We have already been told that more than a third of the £32bn extra cuts unveiled in the Budget a week ago will come from welfare. Yesterday’s Commons debate began to reveal how deeply unjust is some of the thinking behind that. In addition to ‘on yer bike’ to wherever 200-300 miles away there may be (temporary or impermanent) work, the question of where you’ll move to in view of the 4 million on the Council/housing association waiting lists was solved by IDS telling us it would be into “under-occupied” Council homes when the current occupiers transfer to smaller properties.
Then there’s the drastic cuts planned in DLA and Incapacity Benefit entitlement after pilot schemes suggested half were fit to do some work. Everyone agrees that anyone genuinely capable of work should do so. But what if there aren’t jobs available when unemployment is already 2.45m and likely to rise soon to over 3m? What if there’s a mismatch within the locality or region beween work skills and job availability? Can we be sure of the skill and judgement of those assessing whether someone is capable of work, as opposed to doctors paid by DWP who are not independent or bounty-seekers under some private scheme that pays bonuses for targets reached in work placements?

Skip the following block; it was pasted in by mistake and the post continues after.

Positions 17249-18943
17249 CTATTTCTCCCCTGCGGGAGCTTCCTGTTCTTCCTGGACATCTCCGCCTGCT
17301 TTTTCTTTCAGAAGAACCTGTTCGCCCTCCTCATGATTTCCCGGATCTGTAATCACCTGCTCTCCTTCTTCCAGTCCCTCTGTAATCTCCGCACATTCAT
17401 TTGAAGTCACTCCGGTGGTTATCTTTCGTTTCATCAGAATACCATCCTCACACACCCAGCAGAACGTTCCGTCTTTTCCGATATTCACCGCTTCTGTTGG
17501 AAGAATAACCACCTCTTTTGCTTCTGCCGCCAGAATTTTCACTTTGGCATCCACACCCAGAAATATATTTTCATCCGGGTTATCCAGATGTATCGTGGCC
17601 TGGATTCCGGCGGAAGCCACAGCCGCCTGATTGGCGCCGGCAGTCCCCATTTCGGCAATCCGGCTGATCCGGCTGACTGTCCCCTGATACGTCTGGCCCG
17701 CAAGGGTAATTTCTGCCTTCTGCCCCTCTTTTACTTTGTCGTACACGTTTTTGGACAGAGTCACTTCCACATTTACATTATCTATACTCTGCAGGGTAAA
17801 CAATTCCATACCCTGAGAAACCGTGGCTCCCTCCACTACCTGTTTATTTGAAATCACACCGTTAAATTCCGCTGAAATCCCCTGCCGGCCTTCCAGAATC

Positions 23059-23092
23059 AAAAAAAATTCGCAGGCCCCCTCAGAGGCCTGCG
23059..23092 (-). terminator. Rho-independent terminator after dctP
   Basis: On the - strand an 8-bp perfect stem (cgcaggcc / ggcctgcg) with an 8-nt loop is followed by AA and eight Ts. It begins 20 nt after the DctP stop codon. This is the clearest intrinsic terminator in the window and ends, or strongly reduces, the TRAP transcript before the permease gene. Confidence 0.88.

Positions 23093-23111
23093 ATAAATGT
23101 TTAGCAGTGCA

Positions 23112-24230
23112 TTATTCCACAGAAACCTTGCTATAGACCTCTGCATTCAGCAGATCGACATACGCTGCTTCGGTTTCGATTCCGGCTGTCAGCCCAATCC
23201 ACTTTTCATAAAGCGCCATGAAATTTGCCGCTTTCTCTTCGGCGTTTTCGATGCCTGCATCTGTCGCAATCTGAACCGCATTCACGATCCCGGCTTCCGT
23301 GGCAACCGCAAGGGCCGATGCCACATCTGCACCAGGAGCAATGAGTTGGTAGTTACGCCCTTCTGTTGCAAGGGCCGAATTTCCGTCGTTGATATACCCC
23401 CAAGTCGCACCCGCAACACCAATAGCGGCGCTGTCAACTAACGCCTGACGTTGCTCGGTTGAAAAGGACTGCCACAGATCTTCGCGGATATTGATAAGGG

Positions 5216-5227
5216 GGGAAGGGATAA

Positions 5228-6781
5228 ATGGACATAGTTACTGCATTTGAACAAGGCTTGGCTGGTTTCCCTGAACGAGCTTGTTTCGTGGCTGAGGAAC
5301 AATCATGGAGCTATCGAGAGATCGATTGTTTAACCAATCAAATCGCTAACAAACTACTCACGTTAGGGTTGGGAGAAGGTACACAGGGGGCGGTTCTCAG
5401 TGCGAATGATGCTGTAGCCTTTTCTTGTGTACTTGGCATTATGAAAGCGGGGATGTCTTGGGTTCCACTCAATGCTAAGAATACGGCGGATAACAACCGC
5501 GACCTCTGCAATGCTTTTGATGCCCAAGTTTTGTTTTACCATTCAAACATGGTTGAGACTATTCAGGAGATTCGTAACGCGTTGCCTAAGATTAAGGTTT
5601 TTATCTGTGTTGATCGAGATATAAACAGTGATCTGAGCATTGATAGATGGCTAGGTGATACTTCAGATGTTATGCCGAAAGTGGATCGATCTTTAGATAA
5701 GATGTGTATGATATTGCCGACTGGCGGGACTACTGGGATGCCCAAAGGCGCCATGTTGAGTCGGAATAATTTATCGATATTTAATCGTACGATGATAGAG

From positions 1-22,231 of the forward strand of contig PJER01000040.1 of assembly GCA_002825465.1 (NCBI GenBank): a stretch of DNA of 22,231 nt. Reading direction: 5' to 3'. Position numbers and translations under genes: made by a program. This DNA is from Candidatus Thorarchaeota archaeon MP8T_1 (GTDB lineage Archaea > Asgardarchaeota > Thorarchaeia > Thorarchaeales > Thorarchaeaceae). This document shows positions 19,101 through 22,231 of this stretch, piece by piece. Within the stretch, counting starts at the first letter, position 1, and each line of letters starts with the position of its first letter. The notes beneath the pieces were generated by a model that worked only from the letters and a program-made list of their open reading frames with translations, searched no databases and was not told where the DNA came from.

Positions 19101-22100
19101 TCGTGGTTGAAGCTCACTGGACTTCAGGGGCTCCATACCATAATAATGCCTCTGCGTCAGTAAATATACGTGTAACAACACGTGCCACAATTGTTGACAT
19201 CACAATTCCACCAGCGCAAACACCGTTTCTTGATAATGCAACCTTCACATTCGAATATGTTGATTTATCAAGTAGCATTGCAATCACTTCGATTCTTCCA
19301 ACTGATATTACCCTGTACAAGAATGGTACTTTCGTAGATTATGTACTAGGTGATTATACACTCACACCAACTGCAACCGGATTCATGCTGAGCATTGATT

It is also being said that the housing benefit budget is far too big and must be cut extensively – this at a time when the housing market is at its lowest ebb since 1923 and virtually no affordable homes are being built at all. If people can’t pay their rent and arrears mount up, and they’re evicted, where do they go? Into overcrowded housing with family or friends, or into temporary accommodation for the homeless (already 80,000+) and paid for by the State with no saving?
And then there’s the innocent-looking but insidious switch from RPI (retail price index) to CPI (consumer price index) as the measure for the uprating of benefits. What this underhand device means is dropping housing costs (rents, mortgages), which rise faster in price than most other household purchases, from the calculation – which will quietly but devastatingly wipe billions off the value of future benefits across the piste.
And this is just for starters.